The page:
Saturday 20 June I go back to the Municipal stadium, always on the Ferrovia curve. At 19.30 the final for third and fourth place will be played between Fiorentina and Benfica. The spectators present are about eighteen thousand. At the time of the announcement of the formations, on a particularly hot evening, I am strongly disappointed. Eusebio is absent from the Portuguese team. The “black pearl” did not manage to recover from the injury suffered two days earlier in the meeting with Zenith. Chiappella for this match sends the following formation onto the field: Albertosi; Pirovano, Castelletti; Guarnacci, Brizi, Maschio (Matteucci from 46 ‘); Hamrin, Canella, Lojacono (Nuti from 46 ‘), Amarildo, Seminario (Bertini from 46’). Fiorentina, with a very different formation compared to the one who recently finished the championship, immediately appears in difficulty with Benfica, despite Amarildo’s good performance.

The Portuguese champion team took the lead with the half-winger Augusto (deployed with the number seven shirt) in the 11th minute. And Augusto doubles at 43 ‘. In the second half, Fiorentina appears more toned, also thanks to the changes made by Chiappella. And above all, the young Bertini proves to be in great condition. It is he who gives Hamrin the assist for the Viola’s goal after two minutes. Dragged by Bertini and Amarildo, Fiorentina seeks a draw. But Torres in the 24th minute freezes the hopes of the gigliati, realizing the 3-1 goal. Augusto, then, in the 41st minute scores the goal of the final 4-1. It is he, author of a hat-trick, the best of Benfica together with midfielder Coluna and left winger Simoes. Therefore, Fiorentina closes the tournament in fourth and last place.

















Il Calcio Illustrato, 1964 n° 26 (Museo Fiorentina Archive)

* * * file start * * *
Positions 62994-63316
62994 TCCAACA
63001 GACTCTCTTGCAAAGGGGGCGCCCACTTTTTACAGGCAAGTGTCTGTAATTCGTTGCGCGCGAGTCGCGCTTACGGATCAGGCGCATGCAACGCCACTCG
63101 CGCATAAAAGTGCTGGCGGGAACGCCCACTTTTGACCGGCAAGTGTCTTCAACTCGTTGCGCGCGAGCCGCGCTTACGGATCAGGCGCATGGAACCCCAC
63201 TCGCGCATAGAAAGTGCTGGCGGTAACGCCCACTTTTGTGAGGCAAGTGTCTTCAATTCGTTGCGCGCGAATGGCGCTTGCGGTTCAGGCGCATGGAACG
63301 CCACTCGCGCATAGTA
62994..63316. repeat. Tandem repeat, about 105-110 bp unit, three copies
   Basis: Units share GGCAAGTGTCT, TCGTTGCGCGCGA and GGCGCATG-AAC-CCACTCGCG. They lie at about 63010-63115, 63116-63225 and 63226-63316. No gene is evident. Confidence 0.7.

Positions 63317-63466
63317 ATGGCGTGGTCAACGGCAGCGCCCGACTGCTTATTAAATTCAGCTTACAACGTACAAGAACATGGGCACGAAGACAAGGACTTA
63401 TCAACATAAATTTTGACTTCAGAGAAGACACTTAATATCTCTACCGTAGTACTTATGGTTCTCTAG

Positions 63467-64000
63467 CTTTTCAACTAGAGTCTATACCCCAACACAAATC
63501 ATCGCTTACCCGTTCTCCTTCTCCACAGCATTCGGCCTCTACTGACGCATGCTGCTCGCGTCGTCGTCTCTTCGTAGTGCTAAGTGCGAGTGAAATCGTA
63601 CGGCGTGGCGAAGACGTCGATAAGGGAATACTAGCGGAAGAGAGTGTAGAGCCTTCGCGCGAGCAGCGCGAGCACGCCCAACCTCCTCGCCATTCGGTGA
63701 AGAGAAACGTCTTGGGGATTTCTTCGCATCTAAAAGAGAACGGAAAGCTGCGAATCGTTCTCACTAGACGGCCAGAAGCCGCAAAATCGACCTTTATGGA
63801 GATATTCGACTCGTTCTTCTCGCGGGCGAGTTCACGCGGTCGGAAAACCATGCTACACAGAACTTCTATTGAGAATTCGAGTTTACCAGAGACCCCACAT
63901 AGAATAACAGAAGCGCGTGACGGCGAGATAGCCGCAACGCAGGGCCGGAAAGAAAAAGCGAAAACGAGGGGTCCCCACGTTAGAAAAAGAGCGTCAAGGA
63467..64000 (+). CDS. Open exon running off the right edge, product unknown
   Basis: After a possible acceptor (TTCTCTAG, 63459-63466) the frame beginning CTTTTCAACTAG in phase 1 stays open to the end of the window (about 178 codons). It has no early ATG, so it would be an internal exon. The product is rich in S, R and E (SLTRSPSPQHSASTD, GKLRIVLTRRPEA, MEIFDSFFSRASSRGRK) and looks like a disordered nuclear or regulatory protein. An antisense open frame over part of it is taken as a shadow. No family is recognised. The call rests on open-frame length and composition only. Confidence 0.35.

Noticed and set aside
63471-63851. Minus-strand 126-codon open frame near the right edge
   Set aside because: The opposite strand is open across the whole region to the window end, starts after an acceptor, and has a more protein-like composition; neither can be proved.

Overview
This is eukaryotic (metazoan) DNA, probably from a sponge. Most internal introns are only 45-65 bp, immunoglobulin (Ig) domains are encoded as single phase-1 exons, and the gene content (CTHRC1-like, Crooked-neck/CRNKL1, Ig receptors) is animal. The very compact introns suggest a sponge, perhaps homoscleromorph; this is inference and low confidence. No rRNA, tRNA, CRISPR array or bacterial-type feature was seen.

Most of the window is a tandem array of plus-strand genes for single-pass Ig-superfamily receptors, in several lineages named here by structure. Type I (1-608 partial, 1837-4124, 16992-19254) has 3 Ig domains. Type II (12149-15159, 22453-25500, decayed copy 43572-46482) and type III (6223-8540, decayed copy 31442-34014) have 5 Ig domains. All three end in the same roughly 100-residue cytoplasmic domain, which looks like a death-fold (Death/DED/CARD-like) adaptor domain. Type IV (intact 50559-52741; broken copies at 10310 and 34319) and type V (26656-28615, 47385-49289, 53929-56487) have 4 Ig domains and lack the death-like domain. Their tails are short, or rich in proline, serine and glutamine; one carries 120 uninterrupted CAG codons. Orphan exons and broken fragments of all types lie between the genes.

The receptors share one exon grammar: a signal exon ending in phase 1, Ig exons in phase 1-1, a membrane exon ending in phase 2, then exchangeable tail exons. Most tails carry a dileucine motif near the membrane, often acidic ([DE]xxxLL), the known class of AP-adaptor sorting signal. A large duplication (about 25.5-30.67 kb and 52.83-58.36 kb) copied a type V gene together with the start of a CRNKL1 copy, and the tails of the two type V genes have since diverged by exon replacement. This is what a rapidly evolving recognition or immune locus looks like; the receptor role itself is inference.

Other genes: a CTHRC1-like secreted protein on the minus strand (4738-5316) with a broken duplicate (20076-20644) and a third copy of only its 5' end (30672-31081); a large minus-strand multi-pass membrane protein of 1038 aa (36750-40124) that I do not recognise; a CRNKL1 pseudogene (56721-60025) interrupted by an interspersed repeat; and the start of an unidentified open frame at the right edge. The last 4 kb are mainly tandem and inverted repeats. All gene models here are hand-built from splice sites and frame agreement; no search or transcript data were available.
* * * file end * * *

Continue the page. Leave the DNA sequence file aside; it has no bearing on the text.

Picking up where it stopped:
Benfica, on the other hand, returned to play at the Florence stadium in the Mario Cecchi Gori Memorial on 7 August 1996 (the match ended 1-1 with goals from Oliveira and Joao Pinto but, then, the Portuguese prevailed 9-8 at kicks penalty) and, then, on 20 March 1997 in the second leg of the quarter-finals of the Cup Winners’ Cup (the Lusitanians win 1-0 with a goal by Edgar Pacheco, but Fiorentina qualify for the semifinals thanks to the success for 2-0, with goals from Baiano and Batistuta, in the first leg in Lisbon). Another heir of Eusebio who wears Benfica’s number ten shirt as the “black pearl” (but he is a midfielder and not a striker), Manuel Rui Costa, instead arrives at Fiorentina in the summer of 1994 and remains there until in June 2001. He is the one to raise the last trophy won by Fiorentina, the Coppa Italia, in the sky of the Franchi stadium, as a viola captain, on 13 June 2001.

Returning to the Città di Firenze tournament (it is the last edition), at 9.30 pm the final will be played between San Paolo and Zenith in Leningrad. It’s a meager game of emotions. The Brazilians win it 1-0 thanks to a goal scored by Waldir in the 44th minute of the second half. They are the ones who succeeded another Brazilian team, the Palmeiras of the former viola champion Julinho who had won the first edition of the tournament (that of 1963), beating Fiorentina 3-1 in the final. I leave the stadium disconsolate. In the two long evenings I spent at the Municipal Stadium I saw Eusebio playing for only half an hour. Other I had imagined. Furthermore, Fiorentina had finished last. And for a ten-year-old boy – but also for a man of sixty-seven, as many as I have now – it always hurts to see his favorite team lose.